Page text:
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A Memoir

by Robert Lipsyte

Pub Date: May 3rd, 2011
ISBN: 978-0-06-176913-9
Publisher: Ecco/HarperCollins

TV contributor, biographer, veteran sportswriter and young adult novelist Lipsyte (Center Field, 2010, etc.) revisits key events in his life, the sporting world, the lives of professional athletes and the evolving cultural significance of sports in America.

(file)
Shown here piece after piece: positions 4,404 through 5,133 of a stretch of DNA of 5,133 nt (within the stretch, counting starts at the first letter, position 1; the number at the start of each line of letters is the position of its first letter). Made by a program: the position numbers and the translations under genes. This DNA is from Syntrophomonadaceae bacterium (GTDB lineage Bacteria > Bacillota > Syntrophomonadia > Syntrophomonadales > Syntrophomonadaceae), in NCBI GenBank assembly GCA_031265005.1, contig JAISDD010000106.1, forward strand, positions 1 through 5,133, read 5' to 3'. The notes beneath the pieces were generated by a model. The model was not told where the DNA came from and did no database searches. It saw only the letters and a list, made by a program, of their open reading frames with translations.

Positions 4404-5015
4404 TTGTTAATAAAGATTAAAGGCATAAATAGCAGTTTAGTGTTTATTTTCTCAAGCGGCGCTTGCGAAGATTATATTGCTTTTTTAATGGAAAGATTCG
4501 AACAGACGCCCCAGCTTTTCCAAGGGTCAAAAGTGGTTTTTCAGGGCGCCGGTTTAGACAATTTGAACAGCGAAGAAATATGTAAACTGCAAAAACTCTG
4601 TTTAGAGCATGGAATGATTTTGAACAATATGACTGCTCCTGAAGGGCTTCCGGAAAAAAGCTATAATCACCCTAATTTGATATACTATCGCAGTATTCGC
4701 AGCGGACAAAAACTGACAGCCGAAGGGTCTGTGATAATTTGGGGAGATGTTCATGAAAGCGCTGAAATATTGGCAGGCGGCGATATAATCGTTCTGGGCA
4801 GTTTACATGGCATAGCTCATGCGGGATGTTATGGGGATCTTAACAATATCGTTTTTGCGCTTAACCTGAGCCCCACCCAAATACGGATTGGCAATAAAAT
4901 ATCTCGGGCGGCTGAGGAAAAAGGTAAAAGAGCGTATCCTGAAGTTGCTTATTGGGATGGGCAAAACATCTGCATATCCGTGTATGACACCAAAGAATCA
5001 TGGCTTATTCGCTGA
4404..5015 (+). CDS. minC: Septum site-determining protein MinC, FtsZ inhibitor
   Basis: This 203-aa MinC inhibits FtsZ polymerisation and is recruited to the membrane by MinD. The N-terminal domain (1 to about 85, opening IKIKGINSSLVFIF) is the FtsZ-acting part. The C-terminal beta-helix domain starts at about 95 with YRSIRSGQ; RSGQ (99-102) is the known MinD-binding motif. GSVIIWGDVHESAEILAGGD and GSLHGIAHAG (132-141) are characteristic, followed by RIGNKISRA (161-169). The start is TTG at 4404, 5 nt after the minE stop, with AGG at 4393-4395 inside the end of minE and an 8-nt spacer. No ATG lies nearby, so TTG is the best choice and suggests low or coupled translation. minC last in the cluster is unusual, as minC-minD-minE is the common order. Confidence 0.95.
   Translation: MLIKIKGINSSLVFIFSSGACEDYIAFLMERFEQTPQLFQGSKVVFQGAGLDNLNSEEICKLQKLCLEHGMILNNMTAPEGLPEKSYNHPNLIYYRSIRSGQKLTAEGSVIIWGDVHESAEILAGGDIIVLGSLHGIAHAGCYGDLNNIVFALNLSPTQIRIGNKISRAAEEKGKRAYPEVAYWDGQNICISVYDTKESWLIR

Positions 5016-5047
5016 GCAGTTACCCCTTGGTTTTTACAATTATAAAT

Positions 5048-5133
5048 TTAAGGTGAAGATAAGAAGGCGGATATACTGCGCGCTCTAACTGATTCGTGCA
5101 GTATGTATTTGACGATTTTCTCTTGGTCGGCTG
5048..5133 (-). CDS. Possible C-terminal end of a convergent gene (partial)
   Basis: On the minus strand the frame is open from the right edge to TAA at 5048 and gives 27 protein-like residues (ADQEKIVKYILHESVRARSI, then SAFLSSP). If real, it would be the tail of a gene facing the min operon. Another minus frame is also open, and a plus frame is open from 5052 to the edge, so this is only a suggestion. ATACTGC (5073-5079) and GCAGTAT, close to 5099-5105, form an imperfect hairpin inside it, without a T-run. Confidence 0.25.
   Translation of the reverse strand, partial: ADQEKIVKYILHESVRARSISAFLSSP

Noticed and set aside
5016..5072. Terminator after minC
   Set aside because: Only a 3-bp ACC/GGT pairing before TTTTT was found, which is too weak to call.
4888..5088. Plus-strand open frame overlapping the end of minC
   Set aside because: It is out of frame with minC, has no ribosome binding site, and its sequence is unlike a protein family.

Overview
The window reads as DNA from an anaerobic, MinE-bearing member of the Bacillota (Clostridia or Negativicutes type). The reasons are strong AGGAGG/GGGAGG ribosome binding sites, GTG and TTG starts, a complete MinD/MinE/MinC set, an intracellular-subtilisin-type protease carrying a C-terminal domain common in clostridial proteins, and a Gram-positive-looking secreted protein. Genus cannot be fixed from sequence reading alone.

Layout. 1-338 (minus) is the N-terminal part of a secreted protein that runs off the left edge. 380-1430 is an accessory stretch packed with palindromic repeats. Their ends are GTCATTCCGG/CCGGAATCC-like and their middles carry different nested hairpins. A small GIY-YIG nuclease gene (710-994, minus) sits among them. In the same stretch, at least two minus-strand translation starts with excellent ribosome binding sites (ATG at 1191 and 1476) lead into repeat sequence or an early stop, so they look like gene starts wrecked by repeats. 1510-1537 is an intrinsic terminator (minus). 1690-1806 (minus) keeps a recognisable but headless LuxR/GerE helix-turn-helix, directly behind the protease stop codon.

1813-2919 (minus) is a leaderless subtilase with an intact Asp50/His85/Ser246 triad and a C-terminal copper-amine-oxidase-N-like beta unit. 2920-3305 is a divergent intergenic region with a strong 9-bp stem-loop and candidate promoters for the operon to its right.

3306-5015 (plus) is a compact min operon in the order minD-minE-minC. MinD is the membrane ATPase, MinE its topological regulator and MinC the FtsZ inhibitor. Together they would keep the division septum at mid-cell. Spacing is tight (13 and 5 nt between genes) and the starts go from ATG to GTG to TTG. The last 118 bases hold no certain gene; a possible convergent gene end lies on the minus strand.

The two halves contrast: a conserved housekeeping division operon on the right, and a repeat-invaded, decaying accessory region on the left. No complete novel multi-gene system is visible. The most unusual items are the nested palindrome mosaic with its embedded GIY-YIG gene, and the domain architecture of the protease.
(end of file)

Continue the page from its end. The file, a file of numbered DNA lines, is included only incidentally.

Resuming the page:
The author begins with an account of how he stumbled into journalism, landing a copyboy job with the New York Times not long after graduating from Columbia University. He had a skeptical eye practically from the beginning. As a chubby schoolboy, he had endured harassment from jocks. “I was,” he writes, “a fat kid trapped at the bottom of the masculinity chart.” His remarks about the Times, scattered throughout, range from grateful to caustic (he has only ill to say of Howell Raines). But he acknowledges some mentors, too, principally Gay Talese and Howard Cosell. He charts the vicissitudes of his relationships with some athletic legends, among them Muhammad Ali, Mickey Mantle (he praises Jane Leavy’s 2010 The Last Boy), Joe DiMaggio and Billy Jean King. However, Lipsyte doesn’t focus entirely on athletic celebrities. He provides sections on lacrosse players on the New York Onondaga Indian reservation and on Gerard Papa (a youth-basketball pioneer), and he talks about two huge stories he started, then abandoned for various reasons: the drug investigations that became the story behind The French Connection and the life of David Berkowitz (the “Son of Sam” murderer). The author also tells about his experiences with NASCAR and cycling, and he writes sensitively about women in sports and about the emergence of openly gay athletes. He reserves his harshest criticism for his sports-writing colleagues, many of whom he views as little more than dim cheerleaders. Though frank about his struggles with cancer, Lipsyte bobs and weaves about other aspects of his personal life (three marriages ended for reasons unrevealed) and ends with a moving tribute to his late father. At times a bit detached for a memoir, but packed with bright, biting insights about America’s obsessions with athletics.